Saskatchewan Ministry of Corrections, Policing and Public Safety was contacted for comment about the allegations that Sutherland-Kayseas was being mistreated by guards and that an inmate who stood up for her was put into a rival gang unit and beat up.

“The ministry does not speak to specifics regarding an individual offender’s placement or case management,” Margherita Vittorelli, Senior Media Relations Consultant  told in an email on Oct. 13. “Corrections follows a number of policies and procedures that ensure the safety and security of offenders, staff and the public.

“Corrections determines the most suitable and safe placement for inmates based on individual evaluations of inmate security levels,” added Vittorelli. “Those recurring evaluations consider, among other factors, gang affiliation and whether an inmate is at risk of injury from other inmates because of their profile prior to incarceration.”

After contacted Saskatchewan Ministry of Corrections, Policing and Public Safety, Sutherland-Kayseas' phone calls were reinstated on Oct. 13 and she was released from solitary confinement on Oct. 15.

Indigenous women over-represented in prisons

Indigenous women now account for 42 per cent of women in federal custody, according to Ivan Zinger, Correctional Investigator of Canada in his 2020 annual report on prisons.

“My mother was in Pine Grove and she was a residential school survivor,” said Ogichidaa. “She told me stories about Pine Grove. It’s bad. If you’re Indigenous it’s bad.

“Being Indigenous in Saskatchewan is bad,” she added. “It’s a very racist province. You can kill a Native and get away with it.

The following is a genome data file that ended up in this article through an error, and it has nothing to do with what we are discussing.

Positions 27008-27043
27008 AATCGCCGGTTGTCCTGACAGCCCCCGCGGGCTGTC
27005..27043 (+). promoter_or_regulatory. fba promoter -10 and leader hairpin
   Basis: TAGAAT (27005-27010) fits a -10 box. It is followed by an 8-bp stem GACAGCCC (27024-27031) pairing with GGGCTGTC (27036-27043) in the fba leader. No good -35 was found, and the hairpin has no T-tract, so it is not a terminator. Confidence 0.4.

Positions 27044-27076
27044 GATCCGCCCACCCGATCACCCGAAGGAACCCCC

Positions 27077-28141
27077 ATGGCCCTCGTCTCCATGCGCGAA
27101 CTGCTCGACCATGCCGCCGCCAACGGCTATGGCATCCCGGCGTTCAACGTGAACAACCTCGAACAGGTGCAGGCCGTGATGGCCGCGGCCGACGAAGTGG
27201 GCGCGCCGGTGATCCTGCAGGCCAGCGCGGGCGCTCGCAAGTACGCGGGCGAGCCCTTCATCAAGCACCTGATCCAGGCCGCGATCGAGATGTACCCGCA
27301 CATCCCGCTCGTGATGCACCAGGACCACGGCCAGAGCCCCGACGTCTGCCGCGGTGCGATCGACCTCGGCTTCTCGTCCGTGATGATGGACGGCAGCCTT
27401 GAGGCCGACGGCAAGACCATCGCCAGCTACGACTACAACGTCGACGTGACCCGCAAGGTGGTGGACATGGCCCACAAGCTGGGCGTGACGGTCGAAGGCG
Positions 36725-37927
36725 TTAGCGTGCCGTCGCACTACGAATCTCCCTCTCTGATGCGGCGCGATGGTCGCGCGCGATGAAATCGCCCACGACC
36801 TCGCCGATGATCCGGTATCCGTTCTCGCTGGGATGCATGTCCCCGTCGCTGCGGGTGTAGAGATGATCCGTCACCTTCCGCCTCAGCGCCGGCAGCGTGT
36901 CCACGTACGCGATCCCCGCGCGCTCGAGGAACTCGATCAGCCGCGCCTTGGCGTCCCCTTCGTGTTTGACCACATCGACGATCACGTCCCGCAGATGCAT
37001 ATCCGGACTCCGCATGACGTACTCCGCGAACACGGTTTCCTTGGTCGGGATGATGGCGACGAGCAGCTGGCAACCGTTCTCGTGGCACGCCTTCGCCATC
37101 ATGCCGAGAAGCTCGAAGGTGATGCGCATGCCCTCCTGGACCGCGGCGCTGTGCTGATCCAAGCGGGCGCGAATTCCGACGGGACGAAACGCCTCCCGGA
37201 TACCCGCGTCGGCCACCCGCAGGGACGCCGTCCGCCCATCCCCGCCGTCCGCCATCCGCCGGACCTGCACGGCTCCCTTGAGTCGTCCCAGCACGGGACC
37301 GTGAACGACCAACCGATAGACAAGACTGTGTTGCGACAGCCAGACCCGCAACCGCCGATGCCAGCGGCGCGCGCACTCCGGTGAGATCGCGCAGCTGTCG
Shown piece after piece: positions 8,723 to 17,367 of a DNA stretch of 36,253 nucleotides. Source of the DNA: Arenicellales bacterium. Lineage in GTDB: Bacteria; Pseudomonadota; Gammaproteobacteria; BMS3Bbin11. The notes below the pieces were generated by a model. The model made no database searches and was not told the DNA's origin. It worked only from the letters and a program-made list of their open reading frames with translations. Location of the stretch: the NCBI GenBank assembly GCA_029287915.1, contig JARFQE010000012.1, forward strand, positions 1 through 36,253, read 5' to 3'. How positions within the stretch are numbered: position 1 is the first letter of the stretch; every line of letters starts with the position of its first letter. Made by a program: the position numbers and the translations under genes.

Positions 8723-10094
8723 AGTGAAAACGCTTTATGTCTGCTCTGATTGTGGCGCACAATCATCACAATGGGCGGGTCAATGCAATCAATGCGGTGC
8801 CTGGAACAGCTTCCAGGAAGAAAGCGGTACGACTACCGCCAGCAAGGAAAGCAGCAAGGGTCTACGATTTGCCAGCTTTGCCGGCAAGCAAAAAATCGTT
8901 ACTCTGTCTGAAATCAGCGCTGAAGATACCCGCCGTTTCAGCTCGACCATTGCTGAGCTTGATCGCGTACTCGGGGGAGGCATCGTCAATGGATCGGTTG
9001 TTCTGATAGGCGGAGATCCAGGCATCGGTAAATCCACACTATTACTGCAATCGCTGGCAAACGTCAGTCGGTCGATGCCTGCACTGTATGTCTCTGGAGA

Survivors of residential school

Ogichidaa is a survivor of residential school.

“It’s a wonder I survived but I came out (expletive) up and resorted to heroin.”

Her life was drugs, alcohol, crime, gangs, and violence, which resulted in her children suffering and she regrets she wasn’t a better parent.

“I was not the mother that I should have been as I was on drugs and into crime. I wasn’t on my healing path then. I was still going through the effects of Indian Residential School and I was a human trafficking survivor."

She said she wishes she knew then what she knows now.

“I’m on my healing path today despite the circumstances. I’m here for (my children). Sharise is studying Native history and she’s learning about Indian Residential Schools and its effects.”

As her daughter learns about the injustices done to her mother, her father, and grandparents in residential schools, her anger dissipates.

“She used to be so angry at me. She always tells me now, ‘Mom, I love you and I understand why things were the way they were for us. You and Dad were both Indian Residential School survivors.’ She even said, ‘I’m no longer a gang member. I dropped that bull****,” said Ogichidaa.

“I wish I could have realized then the effects of intergenerational, colonial trauma as a child, youth and young woman. I wish that someone had put out their hand and said ‘there’s more to life than this.’ Maybe my kids would have had a better life. Maybe Sharise would not be where she is today… her sister too. I just cry, wishing that what I know today I would have known back then and saved my girls.”